Does a Nollywood romantic comedy have to be silly to be funny? It is a question many have asked one too many times. When people complain about Nollywood’s comedy obsession, sometimes, it is not because of their abundance, but their desperation for laughs; this was evident in last year’s Knockout, which felt like a series of Instagram skits. Ditto The Wedding Party 2, Merry Men 1, The Accidental Spy, etc. Dear Affy is the latest inductee into this Comedy Hall of Shame.
The story starts charmingly: girl meets boy; boy asks girl on a date, girl says no. Boy insists and gets a date. One date becomes two, and girl gets to see the man behind the player. A year later, boy proposes, girl says yes! Boy is Mike (Enyinna Nwigwe), girl is Affy (Kehinde Bankole). Nwigwe looks disinterested and Bankole’s acting needs direction to pass as believable (watch The Set Up).
As marriage plans are underway, Mike’s company enters a desperate financial situation, which also affects his plans for the wedding. To save his company and his wedding, Mike must deliver a contract worth hundreds of millions. But the contractor, Miss Anna Duke (Bimbo Akintola), wants to have a taste of him before she can sign. Of course, he refuses. Doesn’t love always win in a rom-com? Impressed by his actions, she signs the contract.
Both the company and Mike’s wedding are saved, then a nifty plot twist occurs and turns the film on its head. And while the film starts moving in this direction, another twist follows. Both twists are the most positive things about Dear Affy, but their effects are diluted by the story’s incoherence and the director’s incompetence.
The film’s premise is exciting, and under capable hands, it maybe would have been remarkable. But Samuel Olatunji, who produced the awful Ghost and the Tout is not exactly the filmmaker you expect brilliance from. However, you would be tempted to think otherwise given statements he made while promoting the picture. “Dear Affy is an ambitious project, we want to tell a different kind of Nollywood story, we want to be very professional and excellent in our doing,” he told This Day. “We want to provide 100% entertainment and unpredictable story at the cinema, and we have a cast of who-is-who that can deliver the perfect performance.”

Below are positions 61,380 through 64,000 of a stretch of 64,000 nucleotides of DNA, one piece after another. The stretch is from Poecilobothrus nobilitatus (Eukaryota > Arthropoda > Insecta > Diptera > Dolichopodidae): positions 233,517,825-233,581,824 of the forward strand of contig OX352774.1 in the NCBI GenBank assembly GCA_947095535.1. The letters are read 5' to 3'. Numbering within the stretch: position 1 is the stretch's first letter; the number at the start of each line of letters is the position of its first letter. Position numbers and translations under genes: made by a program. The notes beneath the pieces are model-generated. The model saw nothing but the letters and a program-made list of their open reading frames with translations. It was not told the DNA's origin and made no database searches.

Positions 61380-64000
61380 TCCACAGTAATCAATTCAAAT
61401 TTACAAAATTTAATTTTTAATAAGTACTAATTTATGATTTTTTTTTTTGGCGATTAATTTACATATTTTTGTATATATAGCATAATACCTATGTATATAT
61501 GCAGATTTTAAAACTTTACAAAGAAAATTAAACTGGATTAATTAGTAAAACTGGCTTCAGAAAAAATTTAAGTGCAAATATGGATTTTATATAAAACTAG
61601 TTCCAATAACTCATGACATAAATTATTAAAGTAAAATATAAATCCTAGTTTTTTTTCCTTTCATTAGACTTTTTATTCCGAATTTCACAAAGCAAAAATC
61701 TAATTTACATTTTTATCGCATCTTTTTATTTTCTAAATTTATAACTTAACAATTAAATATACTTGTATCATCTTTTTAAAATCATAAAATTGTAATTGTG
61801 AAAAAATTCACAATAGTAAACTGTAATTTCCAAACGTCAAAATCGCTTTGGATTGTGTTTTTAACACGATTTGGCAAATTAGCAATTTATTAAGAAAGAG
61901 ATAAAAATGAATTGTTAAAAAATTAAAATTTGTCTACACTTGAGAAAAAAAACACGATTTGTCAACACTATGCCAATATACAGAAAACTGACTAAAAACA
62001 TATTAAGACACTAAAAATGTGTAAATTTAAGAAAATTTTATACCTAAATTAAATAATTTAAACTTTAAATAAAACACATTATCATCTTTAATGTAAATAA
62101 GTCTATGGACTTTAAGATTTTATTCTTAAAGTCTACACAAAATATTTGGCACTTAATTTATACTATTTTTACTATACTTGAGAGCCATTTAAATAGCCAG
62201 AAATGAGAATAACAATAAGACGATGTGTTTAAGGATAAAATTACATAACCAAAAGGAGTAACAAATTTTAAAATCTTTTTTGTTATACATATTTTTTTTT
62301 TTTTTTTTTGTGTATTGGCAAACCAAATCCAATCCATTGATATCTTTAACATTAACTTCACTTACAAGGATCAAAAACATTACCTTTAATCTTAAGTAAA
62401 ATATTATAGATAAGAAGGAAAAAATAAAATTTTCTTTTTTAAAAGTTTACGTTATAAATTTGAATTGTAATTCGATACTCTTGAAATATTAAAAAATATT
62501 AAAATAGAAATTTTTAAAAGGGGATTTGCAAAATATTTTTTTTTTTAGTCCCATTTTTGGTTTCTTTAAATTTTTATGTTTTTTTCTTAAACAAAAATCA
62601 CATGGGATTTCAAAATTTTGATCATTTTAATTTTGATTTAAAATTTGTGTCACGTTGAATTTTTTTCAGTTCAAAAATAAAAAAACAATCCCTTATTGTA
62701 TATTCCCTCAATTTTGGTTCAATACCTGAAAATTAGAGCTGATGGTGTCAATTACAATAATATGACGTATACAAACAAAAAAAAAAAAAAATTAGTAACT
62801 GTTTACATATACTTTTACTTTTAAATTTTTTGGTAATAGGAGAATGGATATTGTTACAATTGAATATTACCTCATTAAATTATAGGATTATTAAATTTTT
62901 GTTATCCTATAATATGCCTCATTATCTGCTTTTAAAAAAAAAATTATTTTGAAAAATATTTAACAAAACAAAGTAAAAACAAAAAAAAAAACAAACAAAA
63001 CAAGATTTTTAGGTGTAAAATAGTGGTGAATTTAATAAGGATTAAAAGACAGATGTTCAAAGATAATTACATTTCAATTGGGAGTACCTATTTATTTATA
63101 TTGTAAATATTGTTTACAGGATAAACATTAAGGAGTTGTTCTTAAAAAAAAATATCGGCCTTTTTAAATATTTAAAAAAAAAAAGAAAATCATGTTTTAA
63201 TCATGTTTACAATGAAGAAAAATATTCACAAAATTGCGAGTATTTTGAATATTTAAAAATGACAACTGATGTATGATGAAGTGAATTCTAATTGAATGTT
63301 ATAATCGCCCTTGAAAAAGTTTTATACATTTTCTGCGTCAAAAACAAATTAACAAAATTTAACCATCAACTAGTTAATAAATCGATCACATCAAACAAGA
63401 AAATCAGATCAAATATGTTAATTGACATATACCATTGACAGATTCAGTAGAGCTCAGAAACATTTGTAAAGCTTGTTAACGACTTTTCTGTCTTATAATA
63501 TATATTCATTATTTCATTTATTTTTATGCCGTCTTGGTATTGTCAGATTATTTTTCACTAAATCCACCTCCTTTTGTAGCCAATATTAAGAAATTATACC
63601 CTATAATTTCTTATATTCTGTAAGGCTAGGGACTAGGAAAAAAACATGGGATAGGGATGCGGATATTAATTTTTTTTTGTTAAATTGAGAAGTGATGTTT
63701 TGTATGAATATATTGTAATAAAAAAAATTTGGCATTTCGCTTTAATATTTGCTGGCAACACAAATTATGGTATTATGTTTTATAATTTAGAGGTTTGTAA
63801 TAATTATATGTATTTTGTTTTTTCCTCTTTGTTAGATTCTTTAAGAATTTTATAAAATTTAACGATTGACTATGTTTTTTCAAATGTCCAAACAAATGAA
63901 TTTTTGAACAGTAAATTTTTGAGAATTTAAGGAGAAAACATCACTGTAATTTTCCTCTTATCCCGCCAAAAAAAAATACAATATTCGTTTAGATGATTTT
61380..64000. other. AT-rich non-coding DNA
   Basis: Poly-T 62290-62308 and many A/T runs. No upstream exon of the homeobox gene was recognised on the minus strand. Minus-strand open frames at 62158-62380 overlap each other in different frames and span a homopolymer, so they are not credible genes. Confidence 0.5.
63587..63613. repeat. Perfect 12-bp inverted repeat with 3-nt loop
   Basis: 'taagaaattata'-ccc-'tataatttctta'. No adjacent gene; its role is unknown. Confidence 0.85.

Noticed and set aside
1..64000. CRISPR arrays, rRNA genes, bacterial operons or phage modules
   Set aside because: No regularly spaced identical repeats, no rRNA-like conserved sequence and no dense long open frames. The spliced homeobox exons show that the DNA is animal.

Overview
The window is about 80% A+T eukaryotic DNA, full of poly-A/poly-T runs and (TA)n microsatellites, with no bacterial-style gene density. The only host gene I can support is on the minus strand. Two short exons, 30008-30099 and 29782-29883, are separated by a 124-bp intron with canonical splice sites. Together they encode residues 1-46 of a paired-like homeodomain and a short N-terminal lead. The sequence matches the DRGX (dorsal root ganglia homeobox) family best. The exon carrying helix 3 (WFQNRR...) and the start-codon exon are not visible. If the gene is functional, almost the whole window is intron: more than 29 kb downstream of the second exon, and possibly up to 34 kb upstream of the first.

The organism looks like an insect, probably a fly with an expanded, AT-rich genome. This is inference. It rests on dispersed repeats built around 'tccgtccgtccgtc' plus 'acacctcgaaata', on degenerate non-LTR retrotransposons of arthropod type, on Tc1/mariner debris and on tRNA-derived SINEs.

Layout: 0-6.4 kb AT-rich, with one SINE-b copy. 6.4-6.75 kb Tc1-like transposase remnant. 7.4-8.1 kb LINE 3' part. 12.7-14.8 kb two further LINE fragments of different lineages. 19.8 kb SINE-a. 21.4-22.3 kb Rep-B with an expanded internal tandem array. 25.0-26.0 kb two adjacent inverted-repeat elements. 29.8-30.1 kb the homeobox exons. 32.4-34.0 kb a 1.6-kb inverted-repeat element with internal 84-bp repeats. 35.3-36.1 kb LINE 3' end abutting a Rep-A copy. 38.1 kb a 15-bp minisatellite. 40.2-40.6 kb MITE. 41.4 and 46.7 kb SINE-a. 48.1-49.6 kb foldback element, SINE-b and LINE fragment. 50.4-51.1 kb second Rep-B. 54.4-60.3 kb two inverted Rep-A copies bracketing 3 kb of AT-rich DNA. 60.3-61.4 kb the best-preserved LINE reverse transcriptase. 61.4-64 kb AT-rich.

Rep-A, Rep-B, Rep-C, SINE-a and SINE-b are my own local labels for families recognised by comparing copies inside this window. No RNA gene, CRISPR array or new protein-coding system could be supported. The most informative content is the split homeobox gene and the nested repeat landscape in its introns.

That statement documents one of my gripes with Nollywood filmmakers who are full of bluster but empty on delivery. Dear Affy is far from ambitious and it isn’t entertaining; yes, you will get a few laughs here and there, but it makes for tedious viewing. The story is genuinely unpredictable (and the plot twists are delightful), but the execution is disappointing. And Olatunji’s talk of perfect performances from ‘who-is-who’ makes you wonder if Instagram comedians’ acting is now the benchmark of acting excellence. The film’s plot is unimaginative like most Nollywood rom-coms, and it is filled with stars to distract from its inadequacies. Three of the star cameos encapsulate Olatunji’s poor directing and the film’s futile desperation for laughs.
The first and most manageable comes from Toyin Abraham, who plays a relationship expert (think Joro). The second features fast-talking Instagram comedian, Mc Lively, playing a doctor version of his online persona – the scene he appears in serves the story no purpose but Makate Must sell. The third and most ridiculous features Teni, and her scene makes one wonder if this film has a director or if Teni has never seen people act before.
The problem isn’t casting non-actors; it’s not directing them. Lady Gaga gave a tour de force performance in A Star is Born. Reminisce was awesome in King of Boys. The problem is our filmmaker’s comfortability with mediocrity and continued disregard for the audience. At this stage, the audience will gladly accept a basic Nollywood rom-com; it doesn’t have to excellently reflect society’s misogyny like Isoken, or be fun like the original The Wedding Party. Just respect us and tell a story that’s not desperate for laughter! We know when you are trying too hard.